“Free and Found”… The Art of the Scrounge #31

Because my funds are so limited, a great deal of my time and effort around this project has gone into figuring out what I could scrounge up and “make do” with. This is why love the dollar store, yard sales and The-Fell-Off-A-Truck-Stop. Scrounging around with the stuff I have, could find, or could make myself without spending much, meant that I could save my funds for use on more important items like the army bivy sack that covers ground cloth, tent, tarp, and part of the function of a sleeping bag all in one item. 

Another one of the things that I found kicking around was this set of assorted bags. I’m pretty sure that I bought them at a Walmart for around $6. They also included a garment bag which was my purpose at the time. I needed to be able to carry clothes to my daughters wedding and have them arrive still looking reasonably sharp. This wasn’t going to happen in my duffel bag. My suit, tie and dress shirt are probably still hanging in the garment bag.

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The rest of the bags got tossed on a closet shelf and forgotten. They are made out of the same olefin-type fabric as a recyclable grocery bag. So they are wicked lightweight, but also very tough and abrasion resistant. They are perfect for stuff sacks. Not waterproof of course, but that’s why we’ve got garbage bags. [actually, that’s why we’re going camping in good weather… We don’t really have to worry about getting wet.]

The one thing on it’s own that I actually like the most is the hanging pocket bag. I can just loop it over a branch by my sleeping bag and have a place to stash all my pocket junk, flashlight, and phone, at night. I never would’ve actually done anything similar. I would’ve just dropped everything in a shoe. But here, for free, and weighing in maybe a eighth of an ounce, I’ve got the perfect solution.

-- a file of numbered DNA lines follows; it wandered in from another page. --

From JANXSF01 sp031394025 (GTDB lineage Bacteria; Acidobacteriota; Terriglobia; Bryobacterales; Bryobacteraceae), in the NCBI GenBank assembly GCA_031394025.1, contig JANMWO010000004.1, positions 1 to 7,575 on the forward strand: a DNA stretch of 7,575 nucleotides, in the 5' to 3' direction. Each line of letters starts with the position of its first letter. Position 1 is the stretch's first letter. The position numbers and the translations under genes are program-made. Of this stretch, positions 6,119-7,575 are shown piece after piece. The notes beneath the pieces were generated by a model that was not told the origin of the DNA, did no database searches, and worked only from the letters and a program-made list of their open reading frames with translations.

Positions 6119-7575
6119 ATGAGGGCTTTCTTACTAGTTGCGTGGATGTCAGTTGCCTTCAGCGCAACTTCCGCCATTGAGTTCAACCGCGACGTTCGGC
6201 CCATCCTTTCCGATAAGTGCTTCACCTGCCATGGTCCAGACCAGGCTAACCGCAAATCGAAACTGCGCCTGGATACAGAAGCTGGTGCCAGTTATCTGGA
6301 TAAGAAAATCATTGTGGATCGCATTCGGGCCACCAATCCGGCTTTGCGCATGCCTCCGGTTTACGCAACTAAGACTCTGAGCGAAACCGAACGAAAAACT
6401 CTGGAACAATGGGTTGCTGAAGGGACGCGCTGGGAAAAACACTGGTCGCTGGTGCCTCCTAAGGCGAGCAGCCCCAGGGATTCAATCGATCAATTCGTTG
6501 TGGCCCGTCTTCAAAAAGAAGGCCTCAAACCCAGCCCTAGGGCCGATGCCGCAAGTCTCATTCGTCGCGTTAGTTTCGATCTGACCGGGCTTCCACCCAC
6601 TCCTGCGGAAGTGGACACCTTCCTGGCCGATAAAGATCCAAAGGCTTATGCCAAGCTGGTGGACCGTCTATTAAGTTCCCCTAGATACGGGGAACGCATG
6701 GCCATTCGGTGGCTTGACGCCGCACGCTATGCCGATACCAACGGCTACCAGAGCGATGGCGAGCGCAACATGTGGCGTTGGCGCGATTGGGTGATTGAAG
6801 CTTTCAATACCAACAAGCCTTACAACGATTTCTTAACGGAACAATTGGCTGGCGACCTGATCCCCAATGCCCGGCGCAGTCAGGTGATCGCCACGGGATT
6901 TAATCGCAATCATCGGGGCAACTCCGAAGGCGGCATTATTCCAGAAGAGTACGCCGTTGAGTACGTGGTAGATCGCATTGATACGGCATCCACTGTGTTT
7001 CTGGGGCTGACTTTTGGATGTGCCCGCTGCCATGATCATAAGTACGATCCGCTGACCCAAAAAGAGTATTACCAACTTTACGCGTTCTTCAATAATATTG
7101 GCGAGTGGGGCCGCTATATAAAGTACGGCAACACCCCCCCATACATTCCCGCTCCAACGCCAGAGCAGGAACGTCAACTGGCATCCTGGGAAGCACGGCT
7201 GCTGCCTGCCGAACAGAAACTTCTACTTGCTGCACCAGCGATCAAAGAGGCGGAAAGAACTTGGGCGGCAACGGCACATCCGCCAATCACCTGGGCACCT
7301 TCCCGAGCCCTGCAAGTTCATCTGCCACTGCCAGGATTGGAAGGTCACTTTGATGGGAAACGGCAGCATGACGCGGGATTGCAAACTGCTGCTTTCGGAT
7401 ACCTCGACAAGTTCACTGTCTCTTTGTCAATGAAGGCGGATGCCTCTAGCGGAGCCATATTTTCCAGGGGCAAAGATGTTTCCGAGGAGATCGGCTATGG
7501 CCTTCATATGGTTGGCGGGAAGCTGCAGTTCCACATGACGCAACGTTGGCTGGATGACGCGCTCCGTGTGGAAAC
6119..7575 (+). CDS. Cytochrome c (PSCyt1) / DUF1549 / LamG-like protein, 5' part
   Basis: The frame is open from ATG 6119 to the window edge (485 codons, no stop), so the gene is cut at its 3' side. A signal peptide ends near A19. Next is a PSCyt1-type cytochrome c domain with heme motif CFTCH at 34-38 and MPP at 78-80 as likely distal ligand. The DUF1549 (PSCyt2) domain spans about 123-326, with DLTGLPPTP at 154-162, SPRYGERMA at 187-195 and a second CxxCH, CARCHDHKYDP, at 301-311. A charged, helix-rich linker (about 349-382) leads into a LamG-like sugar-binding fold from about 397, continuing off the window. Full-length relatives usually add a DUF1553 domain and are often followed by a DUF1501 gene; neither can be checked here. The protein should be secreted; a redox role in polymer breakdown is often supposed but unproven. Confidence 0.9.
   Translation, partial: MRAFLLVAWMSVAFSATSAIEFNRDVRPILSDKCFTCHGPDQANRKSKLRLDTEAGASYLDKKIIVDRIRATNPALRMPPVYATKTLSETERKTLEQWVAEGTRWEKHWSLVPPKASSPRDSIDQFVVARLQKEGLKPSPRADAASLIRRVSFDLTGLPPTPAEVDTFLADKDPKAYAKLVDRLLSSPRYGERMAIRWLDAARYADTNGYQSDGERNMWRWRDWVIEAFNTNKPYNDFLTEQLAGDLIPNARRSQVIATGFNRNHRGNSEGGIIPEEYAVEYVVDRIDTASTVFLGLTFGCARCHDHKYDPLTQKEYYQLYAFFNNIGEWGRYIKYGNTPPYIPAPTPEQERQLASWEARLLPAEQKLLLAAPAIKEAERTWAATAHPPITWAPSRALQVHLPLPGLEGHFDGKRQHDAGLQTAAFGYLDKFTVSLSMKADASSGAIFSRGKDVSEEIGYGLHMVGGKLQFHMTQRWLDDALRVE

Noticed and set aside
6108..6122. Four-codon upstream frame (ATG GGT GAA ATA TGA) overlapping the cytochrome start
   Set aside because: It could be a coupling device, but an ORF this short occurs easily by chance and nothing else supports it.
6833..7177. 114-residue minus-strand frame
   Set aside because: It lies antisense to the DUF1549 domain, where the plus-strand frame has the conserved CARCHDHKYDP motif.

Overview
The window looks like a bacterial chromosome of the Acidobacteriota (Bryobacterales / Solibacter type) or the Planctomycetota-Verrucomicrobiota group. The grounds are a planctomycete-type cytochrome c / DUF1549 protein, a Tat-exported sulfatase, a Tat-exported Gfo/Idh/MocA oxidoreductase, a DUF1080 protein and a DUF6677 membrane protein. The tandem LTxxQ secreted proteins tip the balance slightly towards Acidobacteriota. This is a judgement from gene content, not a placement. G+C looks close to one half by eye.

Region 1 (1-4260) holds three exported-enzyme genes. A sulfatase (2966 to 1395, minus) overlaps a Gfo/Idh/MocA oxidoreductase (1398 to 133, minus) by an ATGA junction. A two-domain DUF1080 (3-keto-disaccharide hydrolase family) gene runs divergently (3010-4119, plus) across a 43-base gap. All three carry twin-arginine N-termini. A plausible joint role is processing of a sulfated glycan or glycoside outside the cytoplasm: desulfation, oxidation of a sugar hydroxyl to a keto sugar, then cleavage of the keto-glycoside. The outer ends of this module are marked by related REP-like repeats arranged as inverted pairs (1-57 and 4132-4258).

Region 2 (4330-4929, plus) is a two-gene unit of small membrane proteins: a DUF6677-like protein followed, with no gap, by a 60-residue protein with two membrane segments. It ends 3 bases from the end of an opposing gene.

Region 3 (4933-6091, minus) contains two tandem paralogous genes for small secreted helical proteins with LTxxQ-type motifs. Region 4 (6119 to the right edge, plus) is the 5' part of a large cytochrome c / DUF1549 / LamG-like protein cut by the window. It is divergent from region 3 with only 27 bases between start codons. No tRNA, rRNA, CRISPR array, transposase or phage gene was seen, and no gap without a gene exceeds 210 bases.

The little three-dimensional “shoe” bag will work great for a couple of pairs of socks and an extra tee shirt. And the shopping bag style one can get a rope tied to the handles, tossed over a limb and used as a food stash for overnight to keep the critters away. I’m figuring on the 5 L drawstring bag to be big enough to pack all of our food in.

Blue Lights and Red Dots

The old “Blue Light Special” may be long gone from Kmart, but if you keep your eyes open over at WallyWorld you can find a variety of things marked with a red tag. I guess these must be items that are either old or over-stock, missing their tags, or perhaps returns.

Anyway, a couple of weeks ago I was able to find a nice little Outdoor Products “Mist” backpacking bag that was red-tagged down to $20. I also got a 1liter Vapur Anti-Bottle collapsible water pouch that usually costs around $7 or $8 for $4.99.

I have not had an actual backpack for a very long time. All of my carry needs have been satisfied with a “range-bag” or messenger bag that just hangs over one shoulder.  For trips, I have a couple of nice cordura “Gladstone”-style bags from Kiva. However, I knew that if I wanted to actually do some trail walking, I was probably going to need something in the way of a real backpack. Since I am trying desperately not to sink a lot of money into this project, picking up a decent pack that was red tagged at $20 was a pretty good deal. [it “retails” for about $50, and still would have cost me at least $29-$36 online]

The “Mist” is only a 8 L capacity, but it has a lot of the bells and whistles that the larger, and more expensive packs have. This includes a 2 L Camelback-style,”water bladder” that fits in an interior pocket. Because I am not considering any kind of serious, multi-day hikes, the relatively small, 8 L volume seemed to be a good idea. It will force me into being very selective about what I actually choose to take along. For my old, cripped-up back, lighter is going to be far better.Image

 

In the picture above you can get a sense of scale from the bottles. The whole pack is only about 16″ or 18″ tall. And I liked the bright color… I am not particularly interested in going all Special Ops and camo out there.